Week ending September 7, 2012
Lewis, Kristyn Kusek. How Lucky You Are. 5 Spot: Grand Central. Sept. 2012. c.352p. ISBN 9781455502035. pap. $13.99. F
Waverly is so caught up in her own problems that she doesn’t have anything but envy for her two friends Amy and Kate, who seem to be enjoying perfect lives. Amy is married to a doctor and raising their daughter, Emma. Kate is the wife of a politician and is helping him to campaign for governor of Virginia. But when the marriages of Amy and Kate start to implode, it is Waverly who is their rock and who reunites the three old friends to weather the storm. But can Waverly come clean about her own troubles in time to salvage her relationship with her boyfriend?
Verdict Fans of women’s fiction about enduring female friendships will relate to debut author Lewis’s vivid and genuinely written protagonists. A good choice for readers who enjoy the novels of Kristin Hannah and Patricia Gaffney.—Karen Core, Detroit P.L.
McDermid, Val. The Vanishing Point. Atlantic Monthly. Sept. 2012. c.448p. ISBN 9780802120526. $25. F
Scottish crime series writer and novelist McDermid’s (The Retribution; Trick of the Dark) new stand-alone begins with a horrific abduction. Flying to America from London for a holiday, Stephanie Harker watches helplessly as her young charge Jimmy is kidnapped from an airport security checkpoint. The backstory begins when ghostwriter Stephanie takes a job penning an autobiography for Scarlett Higgins, a seemingly self-absorbed reality television star. Stephanie feels their relationship grow from that of a professional writer interviewing a client to one of friendship. But circumstances end in tragedy for the duplicitous Scarlett, leaving Stephanie to unravel the mystery that ensues. Using British colloquialisms and local perspectives, McDermid draws readers into a country where afternoon tea and biscuits may differ from our fare, but her riveting read reaches across cultures. A delightful reference at the end of the book compares American and British phrases.
Verdict Nikki French fans will relate to the English setting and psychological aspects. [This title was previewed in editors’ picks from BookExpo America, “From Magick to BBQ & Backlist,” LJ 7/12.—Ed.]—Susan Carr, Edwardsville P.L., IL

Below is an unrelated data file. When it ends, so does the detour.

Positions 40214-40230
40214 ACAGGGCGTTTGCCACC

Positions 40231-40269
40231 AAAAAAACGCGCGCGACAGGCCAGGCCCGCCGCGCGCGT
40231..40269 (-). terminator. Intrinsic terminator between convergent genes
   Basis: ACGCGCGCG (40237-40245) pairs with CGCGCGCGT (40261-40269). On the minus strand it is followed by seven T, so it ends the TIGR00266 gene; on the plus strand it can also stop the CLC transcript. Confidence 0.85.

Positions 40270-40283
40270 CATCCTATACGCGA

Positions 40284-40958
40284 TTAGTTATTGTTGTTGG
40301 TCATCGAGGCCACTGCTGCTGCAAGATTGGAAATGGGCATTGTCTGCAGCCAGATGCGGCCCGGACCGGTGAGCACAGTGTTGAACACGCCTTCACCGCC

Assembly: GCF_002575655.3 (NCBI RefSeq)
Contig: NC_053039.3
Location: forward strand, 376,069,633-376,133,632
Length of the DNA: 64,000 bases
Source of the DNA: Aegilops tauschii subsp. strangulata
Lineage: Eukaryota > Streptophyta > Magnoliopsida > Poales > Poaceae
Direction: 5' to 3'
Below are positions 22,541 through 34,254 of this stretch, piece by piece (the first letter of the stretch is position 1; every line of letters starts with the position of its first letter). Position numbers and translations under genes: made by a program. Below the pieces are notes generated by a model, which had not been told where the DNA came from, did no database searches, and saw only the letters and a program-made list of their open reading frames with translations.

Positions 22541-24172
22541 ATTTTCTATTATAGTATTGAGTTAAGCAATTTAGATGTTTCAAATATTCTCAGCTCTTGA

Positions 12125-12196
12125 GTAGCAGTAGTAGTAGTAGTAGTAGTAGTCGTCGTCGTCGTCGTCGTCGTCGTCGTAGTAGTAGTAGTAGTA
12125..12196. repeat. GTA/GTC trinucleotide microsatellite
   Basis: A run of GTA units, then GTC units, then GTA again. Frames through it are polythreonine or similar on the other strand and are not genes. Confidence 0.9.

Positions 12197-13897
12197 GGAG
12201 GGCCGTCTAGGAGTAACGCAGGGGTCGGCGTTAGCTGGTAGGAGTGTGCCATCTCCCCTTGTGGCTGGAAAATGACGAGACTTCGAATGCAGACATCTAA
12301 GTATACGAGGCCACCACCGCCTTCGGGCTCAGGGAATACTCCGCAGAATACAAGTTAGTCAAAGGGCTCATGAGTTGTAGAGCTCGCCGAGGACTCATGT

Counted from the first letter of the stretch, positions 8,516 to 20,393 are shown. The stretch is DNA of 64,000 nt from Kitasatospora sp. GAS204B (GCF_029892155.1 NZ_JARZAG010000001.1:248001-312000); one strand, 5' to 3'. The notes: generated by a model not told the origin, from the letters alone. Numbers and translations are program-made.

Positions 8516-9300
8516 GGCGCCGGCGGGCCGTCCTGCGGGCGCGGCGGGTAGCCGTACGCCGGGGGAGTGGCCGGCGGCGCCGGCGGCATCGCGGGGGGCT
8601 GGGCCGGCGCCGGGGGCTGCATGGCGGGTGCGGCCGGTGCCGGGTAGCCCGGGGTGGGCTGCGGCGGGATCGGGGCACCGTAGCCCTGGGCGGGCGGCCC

O’Reilly, P.A. The Fine Color of Rust. Washington Square: S. & S. Sept. 2012. c.304p. ISBN 9781451678161. pap. $15. F
Still smarting from her husband’s abandonment several years earlier, Loretta Boskovic, the single mom of two, lives in the tiny Australian town of Gunapan. Her best friend and biggest supporter is the elderly junk man Norm, who brings her goats when Loretta asks him to find her a lawnmower. Hearing of the news that the town’s primary school is slated to be closed, Loretta throws herself into saving it. As she works on her campaign, she discovers corruption in the town council. The investigation moves forward, and Loretta learns to lean on her friends and listen to her children. Moments of joy and sadness follow along with some belly laughs.
Verdict Reilly, who also writes as Paddy O’Reilly (The Factory), presents a picturesque slice of Australian life. The novel does tend to ramble at times, but that is part of its charm. This feels like a good friend telling you a story. Fans of Australian contemporary fiction will enjoy this tragicomic tale.—Kristen Stewart, Brazoria Cty. Lib. Syst., Pearland, TX
Robuck, Erika. Hemingway’s Girl. NAL: Penguin Group (USA). Sept. 2012. c.352p. ISBN 9780451237880. pap. $16. F
Mariella Bennet is a survivor who knows how to cope with the extreme poverty that is a fact of life in Depression-era Key West, FL. Born of a Cuban mother and an Anglo father, the teenage Mariella works odd jobs in order to support her mother and two younger sisters after her father’s sudden death. Her feistiness attracts celebrated author Ernest Hemingway, and she is soon working as his maid, privy to the inner workings of his home life. But she is also attracted to Gavin Murray, a World War I veteran who puts the needs of others before his own, unlike the egotistical and selfish Hemingway. As a hurricane threatens the Florida Keys, Mariella realizes that she stands to lose even more than she already has.
Verdict Robuck (Receive Me Falling) skillfully incorporates obscure historical facts to craft a fictional tale of grief, loss, and survival that seemingly continues the story of Hemingway’s life where Helen Simpson’s best-selling The Paris Wife ends. Although the novel is slow at the beginning, readers will identify with Mariella’s fascination with the magnetic Hemingway and root her on as she struggles to survive against all odds.—Natasha Grant, New York
Thilliez, Franck. Syndrome E. Viking. 2012. c.370p. tr. from French by Mark Polizzotti. ISBN 9780670025787. $26.95. F
There are some films better left unseen. A collector goes blind after viewing an unmarked film from the early 1950s containing violent and erotic subliminal messages. He begs his ex-girlfriend Det. Lucie Hennebelle to investigate the film’s origins and hidden subtext. Lucie begins digging unofficially, until everyone she discusses the film with is brutally slain. Now officially on the case, Lucie is partnered with a criminal investigator known as “Shark” who is investigating five other murders with a slight connection to the film. The case spreads from France to Canada and Egypt, where Lucie and Shark follow a trail of bodies and a history of secrets more horrific than they could ever guess.
Verdict Those who enjoy international crime fiction and suspense will eagerly accept French author Thilliez’s U.S. debut. His thriller is an example of the international crime novel at its best in the tradition of Stieg Larsson. Thilliez creates compelling and solid characters, especially in the case of his broken inspector Franck Sharko.—Jennifer Funk, McKendree Univ., Lebanon, IL